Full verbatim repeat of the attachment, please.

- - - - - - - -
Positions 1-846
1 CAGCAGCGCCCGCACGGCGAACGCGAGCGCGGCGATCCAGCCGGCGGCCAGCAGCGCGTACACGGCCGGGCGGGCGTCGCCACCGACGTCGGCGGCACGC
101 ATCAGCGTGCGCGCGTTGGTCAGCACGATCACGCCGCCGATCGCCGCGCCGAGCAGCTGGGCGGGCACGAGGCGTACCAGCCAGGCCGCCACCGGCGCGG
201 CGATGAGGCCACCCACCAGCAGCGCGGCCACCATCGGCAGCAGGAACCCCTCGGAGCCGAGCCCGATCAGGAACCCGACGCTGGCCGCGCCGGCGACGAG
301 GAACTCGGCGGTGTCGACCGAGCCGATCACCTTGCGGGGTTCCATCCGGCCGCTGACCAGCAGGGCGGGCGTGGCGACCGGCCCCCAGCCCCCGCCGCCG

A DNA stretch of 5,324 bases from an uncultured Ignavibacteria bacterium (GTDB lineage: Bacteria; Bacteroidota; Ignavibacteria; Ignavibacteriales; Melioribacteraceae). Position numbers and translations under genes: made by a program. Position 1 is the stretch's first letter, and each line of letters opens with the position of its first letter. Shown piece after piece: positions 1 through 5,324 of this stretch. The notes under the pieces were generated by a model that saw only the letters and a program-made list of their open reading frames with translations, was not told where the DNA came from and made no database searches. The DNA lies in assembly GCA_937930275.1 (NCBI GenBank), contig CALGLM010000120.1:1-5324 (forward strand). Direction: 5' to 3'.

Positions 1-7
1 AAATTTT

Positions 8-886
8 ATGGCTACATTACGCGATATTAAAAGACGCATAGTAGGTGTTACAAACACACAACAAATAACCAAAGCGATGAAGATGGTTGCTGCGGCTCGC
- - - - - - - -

Positions 1-846
1 CAGCAGCGCCCGCACGGCGAACGCGAGCGCGGCGATCCAGCCGGCGGCCAGCAGCGCGTACACGGCCGGGCGGGCGTCGCCACCGACGTCGGCGGCACGC
101 ATCAGCGTGCGCGCGTTGGTCAGCACGATCACGCCGCCGATCGCCGCGCCGAGCAGCTGGGCGGGCACGAGGCGTACCAGCCAGGCCGCCACCGGCGCGG
201 CGATGAGGCCACCCACCAGCAGCGCGGCCACCATCGGCAGCAGGAACCCCTCGGAGCCGAGCCCGATCAGGAACCCGACGCTGGCCGCGCCGGCGACGAG
301 GAACTCGGCGGTGTCGACCGAGCCGATCACCTTGCGGGGTTCCATCCGGCCGCTGACCAGCAGGGCGGGCGTGGCGACCGGCCCCCAGCCCCCGCCGCCG

A DNA stretch of 5,324 bases from an uncultured Ignavibacteria bacterium (GTDB lineage: Bacteria; Bacteroidota; Ignavibacteria; Ignavibacteriales; Melioribacteraceae). Position numbers and translations under genes: made by a program. Position 1 is the stretch's first letter, and each line of letters opens with the position of its first letter. Shown piece after piece: positions 1 through 5,324 of this stretch. The notes under the pieces were generated by a model that saw only the letters and a program-made list of their open reading frames with translations, was not told where the DNA came from and made no database searches. The DNA lies in assembly GCA_937930275.1 (NCBI GenBank), contig CALGLM010000120.1:1-5324 (forward strand). Direction: 5' to 3'.

Positions 1-7
1 AAATTTT

Positions 8-886
8 ATGGCTACATTACGCGATATTAAAAGACGCATAGTAGGTGTTACAAACACACAACAAATAACCAAAGCGATGAAGATGGTTGCTGCGGCTCGC